Leak: Windows App Store
Microsoft has all but confirmed the inclusion of a Windows App Store for Windows 8. The store is expected to feature HTML5 web apps alongside native AppX applications. Microsoft will likely position its store as the quickest and easiest way to find and install Windows applications.
Leak: New “Protogon” file system
Several references to a “Protogon” file system have been discovered in recently leaked builds of Windows 8. The “NT Protogon FS driver” appears to be a kernel mode driver for a new file system called Protogon. The file system includes database-like transactions, rows and tables and may replace or emulate the NTFS file system. Many speculate that it could be the return of Microsoft’s famous Windows Future Storage (WinFS) system that was originally promised during the Windows Vista (Longhorn) beta development.
Leak: Multi-monitor support improvements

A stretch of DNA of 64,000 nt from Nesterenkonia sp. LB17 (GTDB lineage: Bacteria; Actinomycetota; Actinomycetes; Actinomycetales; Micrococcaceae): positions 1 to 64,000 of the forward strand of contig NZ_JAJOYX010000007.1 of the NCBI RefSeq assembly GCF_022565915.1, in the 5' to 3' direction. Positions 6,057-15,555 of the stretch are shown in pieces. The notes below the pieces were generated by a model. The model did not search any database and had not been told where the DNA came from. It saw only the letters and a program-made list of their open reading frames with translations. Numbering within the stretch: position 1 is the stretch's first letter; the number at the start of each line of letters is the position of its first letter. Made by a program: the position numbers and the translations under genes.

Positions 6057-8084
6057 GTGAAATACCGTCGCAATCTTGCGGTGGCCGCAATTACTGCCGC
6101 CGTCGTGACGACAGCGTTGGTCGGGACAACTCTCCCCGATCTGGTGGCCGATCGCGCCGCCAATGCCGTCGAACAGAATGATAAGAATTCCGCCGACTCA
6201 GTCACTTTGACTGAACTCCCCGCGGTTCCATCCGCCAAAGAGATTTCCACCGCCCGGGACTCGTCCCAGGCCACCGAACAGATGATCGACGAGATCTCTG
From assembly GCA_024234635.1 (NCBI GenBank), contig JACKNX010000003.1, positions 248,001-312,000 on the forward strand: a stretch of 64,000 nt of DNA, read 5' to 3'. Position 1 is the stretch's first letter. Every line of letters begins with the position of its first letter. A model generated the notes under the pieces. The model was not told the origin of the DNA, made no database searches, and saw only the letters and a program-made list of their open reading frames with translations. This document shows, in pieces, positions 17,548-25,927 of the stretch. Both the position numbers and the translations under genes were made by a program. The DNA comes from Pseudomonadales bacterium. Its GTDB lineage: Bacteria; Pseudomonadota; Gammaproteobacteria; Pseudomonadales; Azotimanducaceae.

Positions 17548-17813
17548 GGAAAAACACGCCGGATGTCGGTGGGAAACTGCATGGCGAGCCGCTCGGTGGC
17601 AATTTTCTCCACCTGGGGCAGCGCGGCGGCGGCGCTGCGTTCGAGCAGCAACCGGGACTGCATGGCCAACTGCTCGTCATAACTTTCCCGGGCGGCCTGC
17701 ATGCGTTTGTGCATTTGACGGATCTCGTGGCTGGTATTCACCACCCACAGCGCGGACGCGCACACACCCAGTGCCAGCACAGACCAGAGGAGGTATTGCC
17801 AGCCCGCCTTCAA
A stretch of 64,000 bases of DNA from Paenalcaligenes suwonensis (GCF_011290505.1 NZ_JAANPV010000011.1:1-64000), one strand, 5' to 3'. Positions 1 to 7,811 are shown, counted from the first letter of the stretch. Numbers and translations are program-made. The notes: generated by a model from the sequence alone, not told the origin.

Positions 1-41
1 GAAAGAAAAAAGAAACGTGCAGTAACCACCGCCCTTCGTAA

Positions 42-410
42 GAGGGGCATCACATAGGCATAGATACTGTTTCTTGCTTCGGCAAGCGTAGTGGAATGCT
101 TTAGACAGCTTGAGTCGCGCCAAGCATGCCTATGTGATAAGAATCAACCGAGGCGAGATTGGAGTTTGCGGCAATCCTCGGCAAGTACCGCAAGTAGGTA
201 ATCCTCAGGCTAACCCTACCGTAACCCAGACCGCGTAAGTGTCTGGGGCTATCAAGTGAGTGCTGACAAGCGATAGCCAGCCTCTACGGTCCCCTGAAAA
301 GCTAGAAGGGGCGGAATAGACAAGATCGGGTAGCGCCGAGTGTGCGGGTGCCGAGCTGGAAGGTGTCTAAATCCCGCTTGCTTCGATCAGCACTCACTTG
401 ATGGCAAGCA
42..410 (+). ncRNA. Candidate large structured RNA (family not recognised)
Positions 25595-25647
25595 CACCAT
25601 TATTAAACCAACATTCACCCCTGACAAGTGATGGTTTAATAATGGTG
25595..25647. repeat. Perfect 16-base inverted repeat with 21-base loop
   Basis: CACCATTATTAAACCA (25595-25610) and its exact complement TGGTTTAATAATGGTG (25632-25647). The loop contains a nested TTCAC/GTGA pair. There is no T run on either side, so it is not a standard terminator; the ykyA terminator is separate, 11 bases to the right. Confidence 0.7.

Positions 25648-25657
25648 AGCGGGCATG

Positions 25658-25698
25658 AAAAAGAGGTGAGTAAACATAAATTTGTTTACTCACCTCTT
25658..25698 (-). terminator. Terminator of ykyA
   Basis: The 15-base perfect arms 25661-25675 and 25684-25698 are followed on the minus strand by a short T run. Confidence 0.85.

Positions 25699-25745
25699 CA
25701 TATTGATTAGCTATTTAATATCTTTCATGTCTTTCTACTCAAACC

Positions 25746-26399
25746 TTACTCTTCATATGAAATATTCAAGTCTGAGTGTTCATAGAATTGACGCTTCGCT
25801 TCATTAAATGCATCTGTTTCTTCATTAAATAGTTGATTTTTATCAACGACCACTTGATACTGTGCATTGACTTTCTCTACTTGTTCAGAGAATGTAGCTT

Microsoft appears to be working on improved multi-monitor support inside Windows 8. A leak in June points towards a “Multiple Display” task bar dialog box and group policy objects that reference enhanced multi-monitor options.
Rumor: “Chatter” video service inside Windows 8
Microsoft may be planning a “Chatter” video service directly inside Windows 8. References to the service appeared in several leaked builds of Windows 8. Microsoft’s Metro style lock screen also features a camera icon that appears to include a notification number, indicating missed calls.
Leak: Windows Live Online ID and Cloud settings sync